Last spring, as President Barack Obama was beset by IRS scandals, Benghazi backlash and the second-term blues, he was reported by The New York Times to be privately talking about “going Bulworth.”
The phrase is a reference to a satirical 1998 Warren Beatty movie about a Democratic senator who risks his job by telling the public what he really thinks.
In real life, it is House Speaker John Boehner who finally has gone Bulworth — big time.
In two news conferences this past week, the Ohio Republican spoke out forcefully against the outside conservative groups that repeatedly have undermined his agenda and pulled Republican lawmakers into unwinnable situations, including the October government shutdown.
Defending a budget deal brokered by Rep. Paul Ryan, R-Wis., and Sen. Patty Murray, D-Wash., Boehner called the outside groups “ridiculous” for “using our members” and “using the American people for their own goals.”
“I think they’re pushing our members in places where they don’t want to be. And frankly, I just think they’ve lost all credibility,” he told reporters.
“They pushed us into the fight to defund Obamacare and to shut down the government ... the day before the government reopened, one of these groups said, ‘Well, we never thought it would work.’ Are you kidding me?”
Actually, if you have seen the video of that sound bite, you know that Boehner abruptly exclaimed that last sentence with a surprising fury that normal writing rules fail to convey or, as Tom Wolfe might put it: “Are yo-o-ou kiddin’ me?!!!”
Boehner’s crack was a direct shot, without naming names, at Heritage Action CEO Michael Needham, who said on Fox News in October:
“Well, everybody understands that we’re not going to be able to repeal (President Obama’s health care) law until 2017, and that we have to win the Senate and we have to win the White House.”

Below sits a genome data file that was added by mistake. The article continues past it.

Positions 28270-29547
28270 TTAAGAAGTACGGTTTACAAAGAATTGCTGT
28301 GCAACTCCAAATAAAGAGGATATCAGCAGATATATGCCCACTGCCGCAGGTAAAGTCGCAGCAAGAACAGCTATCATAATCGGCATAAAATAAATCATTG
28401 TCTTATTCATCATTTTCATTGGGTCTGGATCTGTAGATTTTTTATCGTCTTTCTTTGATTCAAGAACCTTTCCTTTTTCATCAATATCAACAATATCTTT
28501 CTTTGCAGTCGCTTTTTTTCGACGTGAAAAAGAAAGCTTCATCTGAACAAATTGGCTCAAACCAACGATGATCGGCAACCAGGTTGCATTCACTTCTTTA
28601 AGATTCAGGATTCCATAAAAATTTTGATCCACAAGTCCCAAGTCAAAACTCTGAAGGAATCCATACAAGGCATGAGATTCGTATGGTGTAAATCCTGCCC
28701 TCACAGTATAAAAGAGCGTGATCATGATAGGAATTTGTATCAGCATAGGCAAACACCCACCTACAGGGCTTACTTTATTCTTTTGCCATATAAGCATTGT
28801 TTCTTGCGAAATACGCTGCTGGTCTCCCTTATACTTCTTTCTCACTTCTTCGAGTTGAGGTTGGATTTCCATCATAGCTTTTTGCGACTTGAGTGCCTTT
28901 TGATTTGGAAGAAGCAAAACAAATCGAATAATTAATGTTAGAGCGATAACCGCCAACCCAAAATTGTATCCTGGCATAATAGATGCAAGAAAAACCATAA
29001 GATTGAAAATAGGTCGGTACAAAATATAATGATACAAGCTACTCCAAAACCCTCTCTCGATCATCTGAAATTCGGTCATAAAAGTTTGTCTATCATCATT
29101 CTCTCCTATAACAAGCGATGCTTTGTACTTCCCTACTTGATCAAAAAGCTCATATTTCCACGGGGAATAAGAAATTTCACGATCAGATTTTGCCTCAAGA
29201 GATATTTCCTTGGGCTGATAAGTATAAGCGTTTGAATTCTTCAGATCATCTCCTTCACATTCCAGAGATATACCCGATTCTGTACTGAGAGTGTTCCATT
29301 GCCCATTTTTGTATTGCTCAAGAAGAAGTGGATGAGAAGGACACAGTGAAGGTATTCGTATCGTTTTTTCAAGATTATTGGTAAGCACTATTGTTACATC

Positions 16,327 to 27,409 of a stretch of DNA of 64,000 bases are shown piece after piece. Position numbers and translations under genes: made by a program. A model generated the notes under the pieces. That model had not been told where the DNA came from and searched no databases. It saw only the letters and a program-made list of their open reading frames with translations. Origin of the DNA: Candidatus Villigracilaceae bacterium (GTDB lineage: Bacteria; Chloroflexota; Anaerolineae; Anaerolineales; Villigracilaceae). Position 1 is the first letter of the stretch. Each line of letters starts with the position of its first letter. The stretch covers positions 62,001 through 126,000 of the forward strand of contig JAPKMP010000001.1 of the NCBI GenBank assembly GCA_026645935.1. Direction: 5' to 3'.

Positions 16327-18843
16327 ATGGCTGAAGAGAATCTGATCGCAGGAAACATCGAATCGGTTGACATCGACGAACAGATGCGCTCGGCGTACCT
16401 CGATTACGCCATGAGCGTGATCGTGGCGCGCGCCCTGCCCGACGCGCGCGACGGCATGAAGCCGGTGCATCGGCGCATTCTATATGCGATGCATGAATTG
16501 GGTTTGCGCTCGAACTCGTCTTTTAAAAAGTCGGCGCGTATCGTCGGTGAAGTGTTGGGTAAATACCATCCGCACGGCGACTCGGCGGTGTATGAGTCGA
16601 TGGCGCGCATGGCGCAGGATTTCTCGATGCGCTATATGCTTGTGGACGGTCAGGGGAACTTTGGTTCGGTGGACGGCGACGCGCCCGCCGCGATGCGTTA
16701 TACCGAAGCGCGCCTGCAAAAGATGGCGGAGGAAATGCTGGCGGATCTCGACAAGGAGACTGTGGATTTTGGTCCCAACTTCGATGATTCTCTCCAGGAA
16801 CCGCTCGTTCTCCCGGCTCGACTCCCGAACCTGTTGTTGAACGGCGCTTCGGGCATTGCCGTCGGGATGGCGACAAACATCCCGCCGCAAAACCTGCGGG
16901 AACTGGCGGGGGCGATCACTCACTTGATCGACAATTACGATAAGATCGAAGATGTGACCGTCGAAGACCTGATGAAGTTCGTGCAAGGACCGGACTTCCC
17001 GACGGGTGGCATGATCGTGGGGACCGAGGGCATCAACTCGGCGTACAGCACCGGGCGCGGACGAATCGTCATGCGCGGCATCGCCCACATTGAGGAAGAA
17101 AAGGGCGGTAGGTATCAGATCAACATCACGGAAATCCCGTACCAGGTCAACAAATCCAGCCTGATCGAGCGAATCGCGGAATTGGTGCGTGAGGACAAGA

Yet repealing the Affordable Care Act was the main stated goal of conservatives in the standoff that led to the partial government shutdown and a near-default of the nation’s credit obligations.
In the end, the shutdown needlessly damaged congressional approval ratings while ironically distracting public attention from the Obama administration’s biggest self-inflicted wound — the health care law’s botched rollout.
Even so, Heritage Action, Club for Growth, Americans for Prosperity and other similar outside groups continued their relentless pressures on Republican lawmakers to cause even more damage to themselves.
The bill brokered by Ryan and Murray sets a budget for the government for the next two years, taking away the threat of a shutdown in January — and ending the cycle of budget crises that have plagued Washington, D.C., for the past three years.
Predictably, the outside right-wingers howled that the new budget didn’t cut taxes and spending enough, but Boehner had heard enough from them.
After his strong public stand, the House passed the bill 332-94, including a 169-62 majority of Republicans.
Could Boehner be biting the hands that feed him and his party? Maybe.
But what aggravates GOP lawmakers more these days is how much support outside groups have been feeding, or threatening to feed, to their challengers in Republican primaries, if the incumbents don’t toe the right-wing line.
Conservative pressure groups have taken on exaggerated importance as more GOP lawmakers fear challenges from insurgent tea party candidates in Republican primaries more than they fear Democrats in general elections.
Some have compared Boehner’s rebuke to Howard Beale, the deranged network news anchor in “Network,” who urges his audience to shout, “I’m mad as hell and I’m not going to take it anymore!”
But unlike Beale, Bulworth long has been a part of the system that he decries. He speaks out partly because he is disgusted with how much he has let the system corrupt him.
I heard more Bulworth than Beale in Boehner’s frustrated voice.
He decided that trying to appease outside groups no longer was worth the price to his party or the nation.
It would be nice to hear more real-life lawmakers show such Bulworth-worthy courage, if that’s not asking too much.
Email Clarence Page at firstname.lastname@example.org.